Connecting Words to Promote Your Outreach to the Media



Magic Phrases to Use With the Media

An article By Joan Stewart

Read this enclosed article by Joan Steward, aka The Publicity Hound.

“How can I help you?”

Those are the five magic words you should ask every media person, ezine editor and blogger you come in contact with.

As a former newspaper editor, ezine editor and blogger, I can assure you that almost no one asks that question. Instead, people who want stories written about them mistakenly beg, plead, grovel, cajole and make pests out of themselves.

To get in the good graces of the media and others who are in a position to help you, here are magic phrases you can use if you have a reporter on the phone, or you are writing a pitch letter to an editor, or you’re emailing a blogger or ezine editor.

“Do you need other sources?”

Reporters love this because if you can provide names and phone numbers of other sources, they don’t have to work hard tracking them down. Reporters at larger publications usually prefer multiple-source stories. Sometimes this is the only way you will be mentioned in a story. Bloggers will really love this questions because they always want to be able to publish news first and beat the journalists. (See “How to Pitch the Best Bloggers and Create a Publicity Explosion”)

“Please call on me if you need anything. I am also an expert on.”

Reporters and editors will welcome this, and they will probably take you up on your offer.

“Would you like a media kit?”

This is a thoughtful gesture. It helps reporters prepare for the interview with you.

Here are the deadly gaffes to avoid:

1. If the photographer is there for your photo, don’t demand that other people be included too, so there won’t be hurt feelings. This puts photographers on the spot. Usually, the photographer will oblige and take a few shots just to placate you, then make a mental note that you’re a real pain to deal with.

2. Don’t be a know-it-all amateur photographer who pretends to know the correct angles, lighting and backdrops. Photographers are professionals and know their trade better than anyone else. Certainly you can make suggestions about interesting places that they might want to consider when shooting a photo. But don’t demand to know the shutter speed or f-stop they are using. Leave the final decision and the technical details to the photographer.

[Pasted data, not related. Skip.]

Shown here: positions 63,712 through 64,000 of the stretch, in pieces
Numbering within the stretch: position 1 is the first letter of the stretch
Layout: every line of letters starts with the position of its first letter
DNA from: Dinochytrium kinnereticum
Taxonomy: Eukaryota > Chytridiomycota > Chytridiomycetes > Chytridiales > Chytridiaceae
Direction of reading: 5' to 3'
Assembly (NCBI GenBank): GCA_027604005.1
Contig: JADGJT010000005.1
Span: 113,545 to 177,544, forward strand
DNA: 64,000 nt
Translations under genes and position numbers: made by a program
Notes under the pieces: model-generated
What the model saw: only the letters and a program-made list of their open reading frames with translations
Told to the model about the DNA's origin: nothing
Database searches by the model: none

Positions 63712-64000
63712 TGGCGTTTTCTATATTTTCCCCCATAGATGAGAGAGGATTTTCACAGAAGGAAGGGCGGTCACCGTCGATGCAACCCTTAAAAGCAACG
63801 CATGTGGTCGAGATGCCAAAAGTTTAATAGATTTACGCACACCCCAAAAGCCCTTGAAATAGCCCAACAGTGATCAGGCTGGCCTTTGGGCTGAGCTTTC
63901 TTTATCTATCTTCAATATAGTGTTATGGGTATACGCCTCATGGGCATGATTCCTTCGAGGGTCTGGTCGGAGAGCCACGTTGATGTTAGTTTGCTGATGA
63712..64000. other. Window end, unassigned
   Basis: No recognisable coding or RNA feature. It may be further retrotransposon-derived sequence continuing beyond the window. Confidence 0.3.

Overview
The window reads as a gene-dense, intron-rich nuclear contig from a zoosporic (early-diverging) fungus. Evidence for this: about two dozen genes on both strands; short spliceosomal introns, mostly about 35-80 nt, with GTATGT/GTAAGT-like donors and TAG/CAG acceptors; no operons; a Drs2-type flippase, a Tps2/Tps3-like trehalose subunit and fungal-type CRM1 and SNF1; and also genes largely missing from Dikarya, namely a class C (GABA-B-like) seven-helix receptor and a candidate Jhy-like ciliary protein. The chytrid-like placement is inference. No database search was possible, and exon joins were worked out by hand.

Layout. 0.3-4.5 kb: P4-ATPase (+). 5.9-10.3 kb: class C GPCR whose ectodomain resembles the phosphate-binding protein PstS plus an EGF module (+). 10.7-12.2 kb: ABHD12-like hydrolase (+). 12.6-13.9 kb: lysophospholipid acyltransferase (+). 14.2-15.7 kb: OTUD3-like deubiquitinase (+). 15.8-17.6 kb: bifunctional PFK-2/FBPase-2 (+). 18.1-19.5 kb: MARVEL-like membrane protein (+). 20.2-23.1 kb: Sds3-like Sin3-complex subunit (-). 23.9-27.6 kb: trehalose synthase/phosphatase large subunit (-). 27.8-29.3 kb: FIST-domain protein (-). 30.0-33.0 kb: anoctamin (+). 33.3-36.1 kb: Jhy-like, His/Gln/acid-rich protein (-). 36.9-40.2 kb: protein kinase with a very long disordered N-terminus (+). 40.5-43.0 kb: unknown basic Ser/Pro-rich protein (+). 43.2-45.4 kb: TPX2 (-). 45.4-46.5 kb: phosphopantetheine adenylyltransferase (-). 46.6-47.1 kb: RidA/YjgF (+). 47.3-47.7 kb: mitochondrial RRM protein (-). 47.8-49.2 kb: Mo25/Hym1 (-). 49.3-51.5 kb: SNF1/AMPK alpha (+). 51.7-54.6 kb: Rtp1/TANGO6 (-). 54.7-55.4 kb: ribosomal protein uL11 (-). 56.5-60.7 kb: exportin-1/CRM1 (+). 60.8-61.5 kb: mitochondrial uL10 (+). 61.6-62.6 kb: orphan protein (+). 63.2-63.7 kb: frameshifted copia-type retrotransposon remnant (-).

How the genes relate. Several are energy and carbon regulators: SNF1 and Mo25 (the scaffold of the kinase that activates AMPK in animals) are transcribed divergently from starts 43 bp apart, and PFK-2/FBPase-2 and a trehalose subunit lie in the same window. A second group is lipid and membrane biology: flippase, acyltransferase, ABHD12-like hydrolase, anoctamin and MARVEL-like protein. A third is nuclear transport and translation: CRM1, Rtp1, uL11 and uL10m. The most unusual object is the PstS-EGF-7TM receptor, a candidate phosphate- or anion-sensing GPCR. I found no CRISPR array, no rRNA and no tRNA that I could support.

3. Don’t rush the photographer and not provide enough time to take a photo. Once the photographer arrives, he or she will want to look around, consider several different backdrops, check and double-check equipment, make sure the lighting is adequate, and experiment by photographing you in a few different settings. It’s also considerate to give photographers several minutes after they arrive to compose themselves and load the camera. Offer them a drink of water. Ask if they need to use the lavatory. Or find out if there is anything else they need. They frequently rush from one assignment to the next and will appreciate that you asked.

4. If you have publicist with you at the photo shoot, don’t let them act as a bodyguard. Photographers like one-on-one contact with the photo subject for several reasons. It makes you feel more at ease. It helps the photographer discover something about you that they that might not have known. Also, because photographers often aren’t at the scene at the same time as the reporter, they have a shorter window of time to get to know the person they are photographing.

5. Don’t leave the photographer waiting. Sure, emergencies happen. But call media outlets as soon as you know there will be a delay in case the photographer wants to reschedule. Every minute you make a photographer wait is one less minute they can spend helping you look good.

6. Don’t demand to see the negatives so you can choose the photo you want printed. Leave this decision to the photographer and photo editor.

7. Don’t demand that you get to keep the negatives. The negatives are the property of the media outlet. They are under no obligation whatsoever to give them to you.

8. Don’t ask if the photographer can you 10 reprints‚for free. Don’t make this request of reporters or editors, either. Call the publication and order them yourself, and expect to pay.

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